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Grand Teton Park Grand Mesa

17th June 2010

Long Haul to Colorado and the Grand Mesa, with Talk of Sheepdog Trials

    The driving rain ceased during the night to be replaced by a howling gale. Even though I was parked near a fence, the wind shook the van about considerably. I wondered how the occupant of the tent at the next pitch was faring.
    I laid in until 7am. It was a bright sunny day with blue skies, but I could still feel the effects of a fierce wind. After a refreshing shower, I met my neighbours who slept in the tent. They were an elderly couple who must have been in their late 60s/early 70s. They were pleased that their tent had survived the onslaught. I learnt they were also touring with their motorcycle and trailer; good for them, there is hope for me yet. They were heavily wrapped up since the vicious wind was cold.
Gigantic Dragline
    I drove down to Green River, then a little further south on the Utah side hoping to get a view of the Flaming Gorge Canyon. It was the Green River that the airline pilot I met in Seattle had mentioned to me. He recommended fishing for trout on the river. However, it was blowing a gale and freezing, so I took the soft option. I climbed to a fair altitude, but even though I could tell where the canyon was, there was little chance of seeing much from the location I was at.
    I therefore decided to head east along the I80 and pick up a road south to Baggs, then Craig. The countryside was not as desert like as I thought it was when I arrived the previous night in the pouring rain. Any hills that I passed were low lying buff sandstone affairs. There was a fair amount of vegetation on the ground, mainly grass and sagebrush, though trees were scarce. The road seemed endless, and as I drove over the Continental Divide at one point I was presented with an almost flat wilderness stretching for 40 miles or more. Buildings were few and far between. I did come across a gigantic strip mining dragline in operation, scraping away the top layer of rock and dirt (called 'overburden') and making mountains of it beside the highway. The body of this huge dinosaur looked like a block of flats. It was probably exposing a coal seam, which are fairly prevalent in the area, particularly in North West Colorado. I turned off at what I thought was a suitable junction to take a shortcut across country to the road I needed to be on. However, when I turned off the highway, I soon arrived at a T-junction, with no indication which route to take, so I sought guidance from the garage nearby. The lady told me, " Go another 13 miles along the highway, honey, and turnoff there". I asked her what was wrong with the shortcut shown on the map. "Well, if you want 40 miles of mud and potholes, you take the shortcut". I saw her point. A word of warning to fellow travelers, maps show roads, but give no indication whether they are, as we would say in the UK, A, B, C or Z class roads. I thanked the lady, and returned to the van through the icy and even stronger wind.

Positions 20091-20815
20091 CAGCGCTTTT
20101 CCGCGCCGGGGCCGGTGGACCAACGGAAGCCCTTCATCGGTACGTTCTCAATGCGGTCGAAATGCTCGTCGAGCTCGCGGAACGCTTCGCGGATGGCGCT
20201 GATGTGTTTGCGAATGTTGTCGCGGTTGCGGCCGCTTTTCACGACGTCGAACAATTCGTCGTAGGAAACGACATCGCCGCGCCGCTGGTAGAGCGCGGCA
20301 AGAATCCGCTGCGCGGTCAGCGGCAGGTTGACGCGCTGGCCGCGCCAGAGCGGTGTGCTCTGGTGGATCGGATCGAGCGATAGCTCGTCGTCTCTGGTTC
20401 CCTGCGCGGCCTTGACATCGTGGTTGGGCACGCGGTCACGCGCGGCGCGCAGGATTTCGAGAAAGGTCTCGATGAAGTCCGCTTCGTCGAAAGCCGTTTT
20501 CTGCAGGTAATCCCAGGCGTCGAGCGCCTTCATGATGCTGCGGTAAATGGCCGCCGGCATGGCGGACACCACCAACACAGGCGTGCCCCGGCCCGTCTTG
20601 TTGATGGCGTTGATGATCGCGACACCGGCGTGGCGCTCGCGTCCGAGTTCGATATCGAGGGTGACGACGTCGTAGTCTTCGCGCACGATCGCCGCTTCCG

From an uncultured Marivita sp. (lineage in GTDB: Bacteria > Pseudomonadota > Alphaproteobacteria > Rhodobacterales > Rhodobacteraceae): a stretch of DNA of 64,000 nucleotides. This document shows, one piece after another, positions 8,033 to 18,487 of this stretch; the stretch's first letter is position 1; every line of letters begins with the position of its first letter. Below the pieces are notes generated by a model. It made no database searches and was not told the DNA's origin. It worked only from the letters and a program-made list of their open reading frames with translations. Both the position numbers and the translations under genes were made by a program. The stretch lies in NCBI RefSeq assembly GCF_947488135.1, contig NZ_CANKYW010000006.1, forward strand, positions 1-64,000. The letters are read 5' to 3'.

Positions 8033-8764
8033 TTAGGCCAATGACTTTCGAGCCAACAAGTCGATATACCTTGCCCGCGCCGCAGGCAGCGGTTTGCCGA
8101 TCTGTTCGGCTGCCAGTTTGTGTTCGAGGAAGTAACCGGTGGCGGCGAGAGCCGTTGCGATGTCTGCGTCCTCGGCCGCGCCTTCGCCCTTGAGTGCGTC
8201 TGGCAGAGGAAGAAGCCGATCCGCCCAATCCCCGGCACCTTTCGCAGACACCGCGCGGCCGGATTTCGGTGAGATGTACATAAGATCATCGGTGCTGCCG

One of Many Fireworks Shops Scattered Around in Odd Places
Baggs, Last Town I Passed
Through in Wyoming
    I picked up the route as advised and headed south. Up until that point the wind had been behind me, but now it was hitting me sideways, so I had to have my wits about me, especially when I overtook a truck. I passed a few herds of cattle and horses, and eventually flocks of sheep. Buildings popped up about 20 miles apart. Creeks were all dried up, red gouges in the earth. The sky was blue and I pumped out Cream on the CD player. I noticed every quarter of a mile on either side installations about 50m away from the road. It appeared as though they were extracting something out of the ground and storing it in two circular talks at each installation. I couldn't work out what it was.
    After 3 hours of driving, I reached Craig, a small town with a lovely tree lined main street, which didn't look like a 'cowboy' town. I took a break and had a coffee. This far south the gale had abated to a stiff breeze and it was considerably warmer. This was Colorado.
Welcome to Colorado
Craig Main Street
    I continued down to Meeker, and stopped off at the Information Centre there, which also served as the Chamber of Commerce. I was after more detailed information on the Grand Mesa, a place I wanted to visit and camp for the night. There was very little on the Grand Mesa, but there again I was still a fair distance from it. I did ask about the Devil's Causeway (which I knew to be in the area), a hike in the Flat Tops Wilderness that I had researched a few years ago. The Flat Tops Wilderness was 235,000 acres crossed by the Colorado Scenic Byway, CO-8, with Yampa and Meeker marking the east and west gateways. From a distance this chunky squared-off mountain range looked like an upturned box, punctuated by a handful of daunting 13-14,000' peaks. It was also home to the largest elk herd in Colorado. There were many trails in this remote area, the most famous being the Devil's Causeway. This was a section of the plateau divide which separated the Bear River and Williams Fork drainages: a steep 3 mile hike that would take you to a point at 11,800 ft where the plateau narrows to four feet wide with a sheer drop of 1500' into the valley on either side. A severe version of the Lake District's Striding Edge. The lady at the desk checked this out, and found that it too would be 'out-of-bounds'; not by snow this time, but by mud from recent rains. There went another good hike. An elderly gentleman in the information centre picked up my accent, asked me to say 'garage' and instantly knew I hailed from somewhere near Scotland. Apparently a Scottish lady lived up the hill and he had managed to decipher her broad Scots accent. The chap was a McFarlane, and his mother was Scottish, and he had dreams of visiting Scotland at some point. Up on the walls in the visitor centre were posters of sheepdog trials. These were popular in the area, and folk from the UK had traveled over to see them. We discussed this topic at length, since it was also popular in my county of birth. I also asked about the installations I had seen by the roads on my way down. It appeared that these were extracting water from artesian wells, and storing the water in tanks for collection by trucks. There seemed to be some aversion to this encroachment on the farming communities in Meeker. I thanked the pair for their assistance and continued my journey.